His presence in Fort Lauderdale is something of a surprise as MLS doesn’t traditionally allow underclassmen into the draft who haven’t signed Generation Adidas deals. League officials who run the combine weren’t familiar with him and Catic wasn’t on the original list of invites. “We had to make a case to the league to get him here,” said Catic’s agent, Niki Budalic. “Fortunately, there were some clubs that had scouted him and we got them to all the league and push for him to be here.”

Budalic is mum about which clubs stepped up on his client’s behalf, but several people here said the Columbus Crew, who traditionally draft very heavily from the Midwest, are interested.

In some ways, Catic draws some similarities to F.C. Dallas Tesho Akindele, who put up monster numbers at a small college but had to show he could hang with the players from the bigger schools at last year's combine. Akindele, who played at Division II Colorado School of Mines, parlayed a strong showing here to vault into the top 10 of last year’s draft then went on to be named MLS Rookie of the Year.

This is not lost on Catic. “He showed a person from a small school an do it,” Catic said. “It’s motivating for the rest of us.”

One item on his resume that helped get Catic here is his performance last summer in the amateur Premier Development League. Catic averaged a goal a game and led the Michigan Bucks to a PDL national title and was named that league’s MVP.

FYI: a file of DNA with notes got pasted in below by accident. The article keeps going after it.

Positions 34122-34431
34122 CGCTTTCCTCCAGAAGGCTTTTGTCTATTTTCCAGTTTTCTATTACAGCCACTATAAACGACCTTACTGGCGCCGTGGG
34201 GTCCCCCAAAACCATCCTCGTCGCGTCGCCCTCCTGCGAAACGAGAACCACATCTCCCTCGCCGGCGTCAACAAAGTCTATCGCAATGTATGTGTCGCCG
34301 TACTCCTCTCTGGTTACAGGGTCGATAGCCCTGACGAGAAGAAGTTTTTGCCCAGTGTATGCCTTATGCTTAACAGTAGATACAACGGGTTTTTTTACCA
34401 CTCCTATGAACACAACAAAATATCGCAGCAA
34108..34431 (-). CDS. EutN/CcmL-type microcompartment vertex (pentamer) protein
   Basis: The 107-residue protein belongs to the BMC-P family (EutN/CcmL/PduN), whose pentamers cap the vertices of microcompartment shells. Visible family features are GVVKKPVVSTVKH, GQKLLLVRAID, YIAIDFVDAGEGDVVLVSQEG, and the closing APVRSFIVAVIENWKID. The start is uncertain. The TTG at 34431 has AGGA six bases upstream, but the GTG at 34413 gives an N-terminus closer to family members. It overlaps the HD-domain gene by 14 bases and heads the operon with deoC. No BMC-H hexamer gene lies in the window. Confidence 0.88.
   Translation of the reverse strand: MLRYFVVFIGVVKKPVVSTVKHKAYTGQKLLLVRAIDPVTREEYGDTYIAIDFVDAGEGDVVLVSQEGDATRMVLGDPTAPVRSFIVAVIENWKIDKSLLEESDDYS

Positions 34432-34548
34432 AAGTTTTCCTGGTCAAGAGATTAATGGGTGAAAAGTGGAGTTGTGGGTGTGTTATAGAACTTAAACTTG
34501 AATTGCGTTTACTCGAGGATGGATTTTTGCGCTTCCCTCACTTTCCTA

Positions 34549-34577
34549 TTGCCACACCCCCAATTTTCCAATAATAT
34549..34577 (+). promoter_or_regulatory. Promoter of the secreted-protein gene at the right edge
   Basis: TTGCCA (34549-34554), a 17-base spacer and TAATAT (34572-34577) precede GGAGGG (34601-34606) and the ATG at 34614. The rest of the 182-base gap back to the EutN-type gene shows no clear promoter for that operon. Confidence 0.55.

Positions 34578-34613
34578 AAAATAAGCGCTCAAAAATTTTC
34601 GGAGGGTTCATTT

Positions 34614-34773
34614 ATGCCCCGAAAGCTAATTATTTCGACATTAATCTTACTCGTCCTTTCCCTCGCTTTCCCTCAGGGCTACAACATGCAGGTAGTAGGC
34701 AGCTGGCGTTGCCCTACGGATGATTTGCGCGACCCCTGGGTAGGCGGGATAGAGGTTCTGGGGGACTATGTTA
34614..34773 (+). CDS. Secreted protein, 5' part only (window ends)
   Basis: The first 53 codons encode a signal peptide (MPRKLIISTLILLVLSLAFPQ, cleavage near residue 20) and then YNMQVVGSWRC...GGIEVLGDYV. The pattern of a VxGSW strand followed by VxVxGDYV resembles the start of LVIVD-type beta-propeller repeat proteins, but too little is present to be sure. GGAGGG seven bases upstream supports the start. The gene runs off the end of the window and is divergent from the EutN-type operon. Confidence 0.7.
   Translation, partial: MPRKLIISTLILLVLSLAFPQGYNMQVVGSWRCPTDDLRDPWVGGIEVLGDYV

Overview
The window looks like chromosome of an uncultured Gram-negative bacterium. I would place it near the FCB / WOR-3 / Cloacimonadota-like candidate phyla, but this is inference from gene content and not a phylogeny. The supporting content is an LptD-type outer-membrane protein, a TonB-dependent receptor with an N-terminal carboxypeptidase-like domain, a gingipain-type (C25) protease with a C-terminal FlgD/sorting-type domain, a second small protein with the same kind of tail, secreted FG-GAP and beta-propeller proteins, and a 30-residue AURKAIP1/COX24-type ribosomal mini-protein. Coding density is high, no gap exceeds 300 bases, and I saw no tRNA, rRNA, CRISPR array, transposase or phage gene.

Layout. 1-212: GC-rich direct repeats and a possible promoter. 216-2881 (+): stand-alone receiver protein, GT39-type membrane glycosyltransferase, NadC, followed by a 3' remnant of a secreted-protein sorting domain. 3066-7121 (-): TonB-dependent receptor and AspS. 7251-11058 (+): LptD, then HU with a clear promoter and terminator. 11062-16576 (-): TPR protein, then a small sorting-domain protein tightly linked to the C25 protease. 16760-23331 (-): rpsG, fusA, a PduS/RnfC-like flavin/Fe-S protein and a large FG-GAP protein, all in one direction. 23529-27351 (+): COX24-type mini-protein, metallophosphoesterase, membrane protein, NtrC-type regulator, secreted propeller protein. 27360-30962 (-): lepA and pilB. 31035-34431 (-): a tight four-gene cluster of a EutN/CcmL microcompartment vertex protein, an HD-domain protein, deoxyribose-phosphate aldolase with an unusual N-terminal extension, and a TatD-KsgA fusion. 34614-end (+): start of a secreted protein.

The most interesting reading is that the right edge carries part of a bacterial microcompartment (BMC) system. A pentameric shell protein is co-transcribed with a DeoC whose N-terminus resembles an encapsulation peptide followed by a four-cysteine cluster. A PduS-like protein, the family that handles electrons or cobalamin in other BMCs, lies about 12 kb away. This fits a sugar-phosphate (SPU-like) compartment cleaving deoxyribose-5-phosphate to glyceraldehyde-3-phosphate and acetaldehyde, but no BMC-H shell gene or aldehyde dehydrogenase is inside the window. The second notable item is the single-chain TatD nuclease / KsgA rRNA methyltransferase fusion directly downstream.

“That was big for me because it gave me a chance to play against D-I players and show I could score against them as well and gave me a lot of confidence.”

Confidence is something Catic doesn’t lack. He’s fairly soft-spoken but he talks about goal-scoring with a matter-of-factness as if he was discussing what he might choose for breakfast. “It’s just something I’ve always known how to do,” he said. “I think I see the game a little differently and I anticipate and that just puts me in the right situations and then I don’t panic and I’m able to finish.

About playing before scouts with his future on the line, Catic said "I'm not nervous at all. More like excited to get out there and show what I can do.”

As a small child played he played with a youth club of a pro team in his birth-town of Jablanica. “I was actually a little small for my age, but we played every day in the park and then I’d play at home and was driving my parents crazy,” said Catic, whose accentlesss English offers no hint of his background. “But because I was small my dad had to beg them to take me. The coaches felt sorry for my dad because he said I was trashing their house.”

Besides Catic, the top forwards candidates in this draft are Generation Adidas strikers Cyle Larin (who is with the Canadian U-20 national team) of Connecticut and Romario Williams of Central Florida, along with Pac-12 player of the year Khiry Shelton of Oregon State and Andy Craven, a forward from North Carolina who is one of three finalists for the Hermann Award, given the to the top player in college soccer.

“There aren’t a lot of forwards in this draft,” said Budalic. “So he if shows well here, he’s got a chance to go pretty high.”

Brooke Tunstall is an American Soccer Now contributing editor and ASN 100 panelist. You can follow him on Twitter.